New laws expanding protection for children at risk of being abducted by a parent and recalculating how alimony is paid go into effect Jan. 1.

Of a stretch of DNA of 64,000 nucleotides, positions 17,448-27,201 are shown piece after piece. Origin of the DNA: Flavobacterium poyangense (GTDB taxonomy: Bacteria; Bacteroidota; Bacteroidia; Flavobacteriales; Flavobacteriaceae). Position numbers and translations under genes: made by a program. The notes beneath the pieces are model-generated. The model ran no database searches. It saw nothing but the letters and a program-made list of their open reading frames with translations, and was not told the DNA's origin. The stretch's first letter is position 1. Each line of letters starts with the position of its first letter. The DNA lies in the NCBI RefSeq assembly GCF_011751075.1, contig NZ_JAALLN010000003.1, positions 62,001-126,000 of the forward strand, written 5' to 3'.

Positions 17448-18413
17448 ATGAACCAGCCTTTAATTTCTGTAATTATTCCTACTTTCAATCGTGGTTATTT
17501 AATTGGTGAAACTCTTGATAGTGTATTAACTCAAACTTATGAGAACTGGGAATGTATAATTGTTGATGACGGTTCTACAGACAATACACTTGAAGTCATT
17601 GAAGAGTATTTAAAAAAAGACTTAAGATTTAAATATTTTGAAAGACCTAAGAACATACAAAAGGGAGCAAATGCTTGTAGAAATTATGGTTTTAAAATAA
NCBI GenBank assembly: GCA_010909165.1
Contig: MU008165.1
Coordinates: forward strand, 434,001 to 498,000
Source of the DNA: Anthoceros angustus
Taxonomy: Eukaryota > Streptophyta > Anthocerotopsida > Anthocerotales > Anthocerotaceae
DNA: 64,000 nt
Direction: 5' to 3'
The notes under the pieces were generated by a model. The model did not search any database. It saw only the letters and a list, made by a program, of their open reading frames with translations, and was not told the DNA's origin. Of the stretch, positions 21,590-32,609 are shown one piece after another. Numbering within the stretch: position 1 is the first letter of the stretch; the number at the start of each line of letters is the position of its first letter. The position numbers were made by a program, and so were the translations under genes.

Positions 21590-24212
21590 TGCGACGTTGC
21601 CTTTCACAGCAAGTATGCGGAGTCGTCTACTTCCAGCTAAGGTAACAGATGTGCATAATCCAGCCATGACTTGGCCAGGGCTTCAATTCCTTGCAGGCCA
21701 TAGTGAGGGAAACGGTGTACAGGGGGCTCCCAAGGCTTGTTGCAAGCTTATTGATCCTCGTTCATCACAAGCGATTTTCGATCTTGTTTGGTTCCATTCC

The first bill (HB 787), sponsored by Rep. Daryl Rouson, D-St. Petersburg, adds new protective measures to those a judge can use to prevent feuding parents from taking children out of state or out of the country if there is reason to believe they won’t bring them back. Included in the new tools would be the ability to pull a child’s passport, require a bond when traveling, or prevent the parent from taking the child to countries where extradition would be difficult or impossible. The other measure (HB 907) that goes into effect Saturday recalculates how alimony and support payments are made by changing the formulas used to determine custody, percentage of care and other factors that make up the amount owed by a non-custodial parent. The law, sponsored by Rep. Anitere Flores, R-Miami, also bolsters penalties for non-custodial parents who don’t cooperate. Among enhanced sanctions, the law raises the minimum amount owed if the parent is non-responsive. The bill specifically defines different types of support payments and when they should be applied. The law also adds statutory definitions dealing with the duration of a marriage, with certain types of alimony available only to ex-spouses of long-term relationships. Under the new law, which affects cases pending after July 1, 2010, the judge’s first decision is whether one party actually needs alimony and if the other party has ability to pay. Once that’s settled, the judge then determines how long the marriage lasted and what type of alimony is appropriate.